For an American living and working in China, this is an amazing time. I watch the country develop economically, while remaining feudal socially and politically. How will the two reconcile or synthesize? I watch publicity about the Olympics, intended as China's debutante appearance as a budding world power. And now I have been present during another event that will go into the history books. Decades from now people will be speaking of the Sichuan quake of '08. An indelible experience.
Friends in China, it is an honor to share with you in this sad time, to encourage you. Friends from across China and around the world who, when the big quake hit, seeing the maps in the news and recognizing that I live near the quake area, wrote and phoned me to be sure I am safe, know that your love touches me.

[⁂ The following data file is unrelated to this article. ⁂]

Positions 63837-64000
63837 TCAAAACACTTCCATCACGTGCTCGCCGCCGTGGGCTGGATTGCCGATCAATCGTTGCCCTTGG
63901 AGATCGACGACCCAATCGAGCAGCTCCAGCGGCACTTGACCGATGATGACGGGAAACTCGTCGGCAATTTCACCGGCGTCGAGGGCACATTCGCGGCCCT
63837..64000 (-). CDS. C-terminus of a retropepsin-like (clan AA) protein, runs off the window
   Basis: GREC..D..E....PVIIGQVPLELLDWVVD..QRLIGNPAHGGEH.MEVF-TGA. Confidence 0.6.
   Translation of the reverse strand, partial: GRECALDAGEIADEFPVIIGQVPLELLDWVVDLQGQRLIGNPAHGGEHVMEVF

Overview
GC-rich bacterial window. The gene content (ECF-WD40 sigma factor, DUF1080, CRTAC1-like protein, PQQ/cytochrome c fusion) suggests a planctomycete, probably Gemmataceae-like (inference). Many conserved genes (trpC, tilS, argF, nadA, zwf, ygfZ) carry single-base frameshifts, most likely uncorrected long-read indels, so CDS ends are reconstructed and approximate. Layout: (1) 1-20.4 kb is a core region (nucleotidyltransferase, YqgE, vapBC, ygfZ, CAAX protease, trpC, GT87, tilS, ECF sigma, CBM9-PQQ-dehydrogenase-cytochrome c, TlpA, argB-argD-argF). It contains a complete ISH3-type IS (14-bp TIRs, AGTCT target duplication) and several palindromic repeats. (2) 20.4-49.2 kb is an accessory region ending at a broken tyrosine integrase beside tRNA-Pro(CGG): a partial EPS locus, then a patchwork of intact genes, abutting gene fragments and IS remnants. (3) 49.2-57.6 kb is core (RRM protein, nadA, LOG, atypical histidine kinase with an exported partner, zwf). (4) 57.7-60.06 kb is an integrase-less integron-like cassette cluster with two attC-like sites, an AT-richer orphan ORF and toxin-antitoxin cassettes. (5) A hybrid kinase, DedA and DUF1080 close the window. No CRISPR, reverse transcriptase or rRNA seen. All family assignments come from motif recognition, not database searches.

Tom Emei Yinshi, the Hermit of Emei Mountain
Tom Lane holds degrees in psychology and sociology, and has worked as a lawbook editor and a field archaeologist in Mexico and the Midwest. When in Chicago, he is a frequent speaker in interfaith forums and active with the Windy City Gay Naturists. Tom is now in his third year in China, serving as associate professor of culture at Southwestern University, Emei, Sichuan. He practices tai chi and Buddhist meditation, and hikes the peaks and forests, from which he takes his Chinese name, Emei Yinshi—'the Hermit of Emei Mountain.'